Raise Bore Vertical-Drop Scan: Cavity Scan


Not for disclosure



Type of Scan

Hovermap off-drone vertical drop-raise bore scan


Due to unknown causes, an underground mine in Zimbabwe had been experiencing scaling and bulging on the walls of their raise bore. To understand the extent of the bulge and ultimately resolve the scaling, Dwyka Mining Services, as authorized distributors of the Hovermap SLAM-based technology were called in for assistance.

Since it is unsafe for mine personnel to physically inspect the raise bore, the mine initially attempted to retrieve geometrics of the bulge using a robot with a camera attached to it, however, due to low lighting and the camera’s limited functionality, the camera footage was not able to give a full 3D picture of the raise bore.  With Hovermap’s versatile capability, a 3D LIDAR point cloud scan was possible by attaching the Hovermap to a raise cage and gradually dropping down with a cable as shown in Figure1.

Figure 1 Hovermap attached to a raise cage


The primary goal was to establish if there was scaling on the walls of the raise bore and if there was, what the extent of the void or ‘bulge’ was. In order to collect this data from inside the raise bore, Dwyka Mining Services as Authorised African resellers of Emesent’s Hovermap and supplier to the mine carried out the scanning project.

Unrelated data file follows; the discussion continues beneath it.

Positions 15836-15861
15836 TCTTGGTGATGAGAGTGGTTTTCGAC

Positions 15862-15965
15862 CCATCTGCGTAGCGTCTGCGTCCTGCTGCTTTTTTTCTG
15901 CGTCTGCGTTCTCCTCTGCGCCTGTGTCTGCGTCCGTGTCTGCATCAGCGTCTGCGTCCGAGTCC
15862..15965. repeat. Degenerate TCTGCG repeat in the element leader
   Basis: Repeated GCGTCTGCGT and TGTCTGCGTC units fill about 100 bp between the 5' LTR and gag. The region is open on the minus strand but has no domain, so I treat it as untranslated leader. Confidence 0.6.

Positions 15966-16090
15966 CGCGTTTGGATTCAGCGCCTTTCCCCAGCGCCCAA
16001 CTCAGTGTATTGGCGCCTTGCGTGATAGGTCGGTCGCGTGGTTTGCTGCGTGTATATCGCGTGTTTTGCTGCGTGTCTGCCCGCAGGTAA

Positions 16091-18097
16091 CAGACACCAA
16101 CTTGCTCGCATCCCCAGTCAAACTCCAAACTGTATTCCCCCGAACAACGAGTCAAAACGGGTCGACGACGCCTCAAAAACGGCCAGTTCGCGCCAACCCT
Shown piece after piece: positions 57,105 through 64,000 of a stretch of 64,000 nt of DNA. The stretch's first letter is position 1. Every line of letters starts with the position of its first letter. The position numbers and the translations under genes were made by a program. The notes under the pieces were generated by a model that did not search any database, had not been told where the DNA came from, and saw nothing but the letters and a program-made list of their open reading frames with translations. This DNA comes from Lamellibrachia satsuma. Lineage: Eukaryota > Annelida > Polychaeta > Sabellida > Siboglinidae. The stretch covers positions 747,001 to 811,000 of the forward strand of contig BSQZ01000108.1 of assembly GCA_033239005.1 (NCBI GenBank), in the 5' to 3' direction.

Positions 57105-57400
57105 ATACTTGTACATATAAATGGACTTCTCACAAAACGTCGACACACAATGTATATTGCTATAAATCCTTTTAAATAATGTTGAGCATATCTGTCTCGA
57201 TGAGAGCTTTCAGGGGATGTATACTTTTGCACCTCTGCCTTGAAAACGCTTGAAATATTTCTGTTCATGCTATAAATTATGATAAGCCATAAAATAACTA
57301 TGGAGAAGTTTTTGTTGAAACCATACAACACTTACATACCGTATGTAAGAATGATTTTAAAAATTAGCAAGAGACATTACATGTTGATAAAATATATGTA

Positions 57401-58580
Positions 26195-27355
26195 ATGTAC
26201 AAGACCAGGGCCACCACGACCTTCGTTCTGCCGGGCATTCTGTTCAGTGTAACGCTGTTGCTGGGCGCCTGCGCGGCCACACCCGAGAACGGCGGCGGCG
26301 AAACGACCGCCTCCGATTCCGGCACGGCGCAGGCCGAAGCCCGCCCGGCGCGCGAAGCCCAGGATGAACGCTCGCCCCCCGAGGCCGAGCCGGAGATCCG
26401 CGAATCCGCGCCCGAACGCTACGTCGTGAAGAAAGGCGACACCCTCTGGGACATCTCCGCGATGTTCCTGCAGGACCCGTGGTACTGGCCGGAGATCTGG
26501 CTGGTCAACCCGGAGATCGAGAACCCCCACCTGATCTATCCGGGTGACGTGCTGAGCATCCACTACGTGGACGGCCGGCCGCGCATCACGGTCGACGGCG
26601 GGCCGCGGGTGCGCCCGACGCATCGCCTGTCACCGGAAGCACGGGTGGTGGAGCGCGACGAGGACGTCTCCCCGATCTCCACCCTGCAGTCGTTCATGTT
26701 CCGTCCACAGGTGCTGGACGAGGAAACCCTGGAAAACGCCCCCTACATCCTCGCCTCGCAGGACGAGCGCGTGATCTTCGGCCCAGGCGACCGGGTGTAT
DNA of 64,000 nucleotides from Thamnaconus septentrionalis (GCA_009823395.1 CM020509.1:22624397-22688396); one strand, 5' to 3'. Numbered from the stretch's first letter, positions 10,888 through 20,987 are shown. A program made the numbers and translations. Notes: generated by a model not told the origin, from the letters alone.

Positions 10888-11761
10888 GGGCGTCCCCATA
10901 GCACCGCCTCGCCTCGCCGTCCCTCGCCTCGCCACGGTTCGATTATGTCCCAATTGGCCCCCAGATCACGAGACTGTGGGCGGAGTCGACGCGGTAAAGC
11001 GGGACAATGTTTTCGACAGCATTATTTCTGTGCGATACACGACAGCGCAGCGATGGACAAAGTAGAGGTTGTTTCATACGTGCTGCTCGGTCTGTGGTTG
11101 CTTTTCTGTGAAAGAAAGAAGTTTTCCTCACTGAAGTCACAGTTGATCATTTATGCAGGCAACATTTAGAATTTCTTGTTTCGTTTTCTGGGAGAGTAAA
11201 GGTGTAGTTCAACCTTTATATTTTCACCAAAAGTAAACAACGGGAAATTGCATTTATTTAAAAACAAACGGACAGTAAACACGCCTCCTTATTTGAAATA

Hovermap is an industry-pioneering on- and off-drone payload that provides real-time SLAM LiDAR mapping, omnidirectional collision avoidance, GPS-denied flight and advanced autonomy. Upon examining the condition of the raise bore, an off-drone, raise cage mounted application of the Hovermap was used to safely retrieve data from the raise bore.

The capability of the Hovermap to deliver 300,000 points per second (p/s) made it possible to achieve a high-density point cloud with a single 15-minute drop of the Hovermap into the 70m long raise bore.

Figure 2 Raise bore point cloud

Figure 3 HovermapTM live point cloud of the raise bore

Figure 4 Seepages of apparent water displayed on the point cloud

Figure 5 Extent of the ‘buldge’in the raise bore

Figure 6 Geometrics of the raise bore

Figure 7 Depth at which the ‘bulge’ occurred from surface

Figure 8 Volume of the raise bore

Figure 9 Volume of the ‘bulge’ for remediation calculations


With the use of a tablet, connected to the Hovermap over Wi-Fi, visuals of the real-time point cloud were used to determine the depth at which the bulge was occurring, hence guiding the distance at which the raise cage drop was dropped. With the accurate geometrics of the point cloud, the client was able to determine the volume of concrete and shotcrete required to fill the ‘bulge’ on the raise bore.

With Hovermap’s ability to visualise variance in intensities of different surfaces, seepages of what appeared to be water were observed from the point cloud. This assisted the mine to infer that water coming from the ventilation fans could have caused the expansion in the raise bore.

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